Loretta Lynch clears Senate hurdle despite opposition of Tillis, Burr

The nomination of Loretta Lynch as U.S. attorney general cleared a major hurdle Thursday and now moves to the full Senate, where the two senators from her native state plan to fight it.

Lynch’s nomination won approval from the Senate Judiciary Committee despite the opposition of eight Republicans, including U.S. Sen. Thom Tillis.

Both Tillis and North Carolina’s other senator, Republican Richard Burr, say they’ll oppose her nomination when the full Senate votes as early as next week.

Lynch, who was born in Greensboro and grew up in Durham, would be the first female African-American attorney general in U.S. history. She’s now U.S. attorney for the Eastern District of New York.

Before the vote, Tillis called Lynch someone with “a remarkable track record.” He described his vote as the “most difficult decision I’ve had to make in my 45 days on this job.”

But in a statement, Tillis said, “It appears that she would represent little, if any, tangible policy or management difference from Attorney General Eric Holder.

“I cannot vote to confirm a nominee who will not make a firm and explicit commitment to reverse the partisan politicization that presently exists at the Department of Justice,” Tillis added.

Burr cited Lynch’s support for federal lawsuits like the one challenging North Carolina’s sweeping 2013 voter law.

“She is not the right choice for attorney general,” he said.

Graham’s support

But U.S. Sen. Lindsey Graham, a South Carolina Republican, crossed party lines to support Lynch on Thursday. He was one of three Republicans to join nine Democrats in voting for the nomination.

“She’s well-qualified. I think she’s a decent person,” Graham said. “All things being equal, I think the Democratic president is well within bounds in choosing her. Nobody on our side would have chosen her, but when you win the White House, certain things come your way.”

Utah Republican Sen. Orrin Hatch, a former chairman of the committee, and Arizona Republican Sen. Jeff Flake joined Graham and all of the committee’s Democrats in voting for Lynch.

In the full Senate, Lynch will need the support of all 44 Democrats, two independents who caucus with the Democrats, plus at least five Republicans to win confirmation.

For the closest possible margin, she would require four Republicans plus Vice President Joe Biden to cast the tie-breaking vote.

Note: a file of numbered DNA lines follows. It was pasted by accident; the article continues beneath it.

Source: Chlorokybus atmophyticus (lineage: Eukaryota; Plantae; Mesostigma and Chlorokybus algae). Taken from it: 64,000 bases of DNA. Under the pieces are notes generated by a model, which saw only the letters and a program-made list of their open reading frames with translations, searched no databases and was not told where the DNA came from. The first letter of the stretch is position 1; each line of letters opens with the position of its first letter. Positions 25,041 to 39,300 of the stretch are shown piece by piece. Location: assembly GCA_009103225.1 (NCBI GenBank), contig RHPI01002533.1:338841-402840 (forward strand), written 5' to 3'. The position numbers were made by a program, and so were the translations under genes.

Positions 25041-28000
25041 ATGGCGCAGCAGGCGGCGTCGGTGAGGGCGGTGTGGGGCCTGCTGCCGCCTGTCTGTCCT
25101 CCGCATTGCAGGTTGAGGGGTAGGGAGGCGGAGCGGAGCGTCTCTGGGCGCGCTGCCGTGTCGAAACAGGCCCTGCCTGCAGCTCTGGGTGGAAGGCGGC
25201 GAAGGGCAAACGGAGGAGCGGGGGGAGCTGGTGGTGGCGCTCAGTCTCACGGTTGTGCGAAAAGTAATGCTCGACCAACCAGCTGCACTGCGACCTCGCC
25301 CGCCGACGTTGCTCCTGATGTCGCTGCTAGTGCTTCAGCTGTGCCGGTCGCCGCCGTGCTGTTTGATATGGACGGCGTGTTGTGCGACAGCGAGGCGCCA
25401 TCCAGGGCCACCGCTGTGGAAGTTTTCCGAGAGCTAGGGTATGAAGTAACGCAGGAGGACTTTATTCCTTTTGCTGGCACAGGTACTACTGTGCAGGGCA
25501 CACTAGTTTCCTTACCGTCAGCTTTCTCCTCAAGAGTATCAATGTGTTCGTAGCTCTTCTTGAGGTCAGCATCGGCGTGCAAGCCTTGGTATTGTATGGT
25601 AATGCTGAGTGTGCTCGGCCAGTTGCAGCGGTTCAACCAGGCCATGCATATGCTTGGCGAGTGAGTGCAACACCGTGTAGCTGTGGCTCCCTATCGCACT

Republican opposition to Lynch appeared to stem not from reservations about her qualifications as much as opposition to President Barack Obama’s executive action on immigration as well as to Holder.

Those tensions were on display during Lynch’s confirmation hearing in January, where witnesses spent far more time bashing Holder than discussing Lynch.

In what Sen. Patrick Leahy of Vermont, the committee’s senior Democrat, called an “unprecedented” obstacle course, Lynch was also pressed to answer nearly 900 questions in addition to her all-day personal appearance before the committee.

Republican Sen. Ted Cruz of Texas, for instance, asked Lynch multiple, detailed questions about Obama’s executive action deferring removal of undocumented immigrants who arrived in the United States when they were children.

Ongoing N.C. ties

Lynch still has strong ties to North Carolina.

Her father, who lives in Durham, was a pastor in Greensboro during the lunch-counter sit-ins and civil rights demonstrations of the 1960s. Her brother, Leonzo, is pastor of Charlotte’s Ebenezer Baptist Church.

Civil rights groups strongly support Lynch’s nomination.

“The American people deserve a chief law enforcement officer of the federal government who follows the principles of fundamental fairness and equal justice under the law,” Judith Browne Dianis, co-director of the Advancement Project, said in a statement. “Loretta Lynch will do just that as our attorney general.”

Senate Historian Donald Ritchie said it was not unprecedented for a senator to oppose a nominee from the same state, but of a different party. But the Senate has rejected fewer than 5 percent of Cabinet nominees.

“For the most part, the Senate has been willing to let presidents have people in top levels who agree with them, even if the senators don’t necessarily agree with them,” he said.

On Thursday, Rep. Alma Adams, a Democrat from Greensboro, criticized Tillis’ committee vote.

“He himself acknowledged Lynch’s strong qualifications and experience, adding: ‘She was raised right.’ Some Senate Republicans have treated this Greensboro native horribly,” she said. “She is well-qualified and very capable of serving as the next U.S. attorney general.”

Renee Schoof of McClatchy’s Washington Bureau and Mary Cornatzer of The (Raleigh) News & Observer contributed.

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